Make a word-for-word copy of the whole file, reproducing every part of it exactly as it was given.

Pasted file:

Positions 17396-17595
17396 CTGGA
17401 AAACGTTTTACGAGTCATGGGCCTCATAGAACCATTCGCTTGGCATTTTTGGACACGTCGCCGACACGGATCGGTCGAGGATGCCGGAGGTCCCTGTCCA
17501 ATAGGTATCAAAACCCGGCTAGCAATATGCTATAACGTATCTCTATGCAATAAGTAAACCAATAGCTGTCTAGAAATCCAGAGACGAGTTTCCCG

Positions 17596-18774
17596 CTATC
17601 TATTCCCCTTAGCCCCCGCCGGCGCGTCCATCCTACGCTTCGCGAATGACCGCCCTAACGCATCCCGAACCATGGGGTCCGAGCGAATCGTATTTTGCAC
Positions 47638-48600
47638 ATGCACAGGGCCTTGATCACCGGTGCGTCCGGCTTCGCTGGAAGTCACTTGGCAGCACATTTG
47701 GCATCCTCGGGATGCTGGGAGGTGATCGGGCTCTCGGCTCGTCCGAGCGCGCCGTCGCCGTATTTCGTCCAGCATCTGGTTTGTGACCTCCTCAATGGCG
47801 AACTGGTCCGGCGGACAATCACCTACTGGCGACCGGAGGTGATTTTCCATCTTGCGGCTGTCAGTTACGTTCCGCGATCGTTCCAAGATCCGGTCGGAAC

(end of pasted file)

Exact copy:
Positions 17396-17595
17396 CTGGA
17401 AAACGTTTTACGAGTCATGGGCCTCATAGAACCATTCGCTTGGCATTTTTGGACACGTCGCCGACACGGATCGGTCGAGGATGCCGGAGGTCCCTGTCCA
17501 ATAGGTATCAAAACCCGGCTAGCAATATGCTATAACGTATCTCTATGCAATAAGTAAACCAATAGCTGTCTAGAAATCCAGAGACGAGTTTCCCG

Positions 17596-18774
17596 CTATC
17601 TATTCCCCTTAGCCCCCGCCGGCGCGTCCATCCTACGCTTCGCGAATGACCGCCCTAACGCATCCCGAACCATGGGGTCCGAGCGAATCGTATTTTGCAC
Positions 47638-48600
47638 ATGCACAGGGCCTTGATCACCGGTGCGTCCGGCTTCGCTGGAAGTCACTTGGCAGCACATTTG
47701 GCATCCTCGGGATGCTGGGAGGTGATCGGGCTCTCGGCTCGTCCGAGCGCGCCGTCGCCGTATTTCGTCCAGCATCTGGTTTGTGACCTCCTCAATGGCG
47801 AACTGGTCCGGCGGACAATCACCTACTGGCGACCGGAGGTGATTTTCCATCTTGCGGCTGTCAGTTACGTTCCGCGATCGTTCCAAGATCCGGTCGGAAC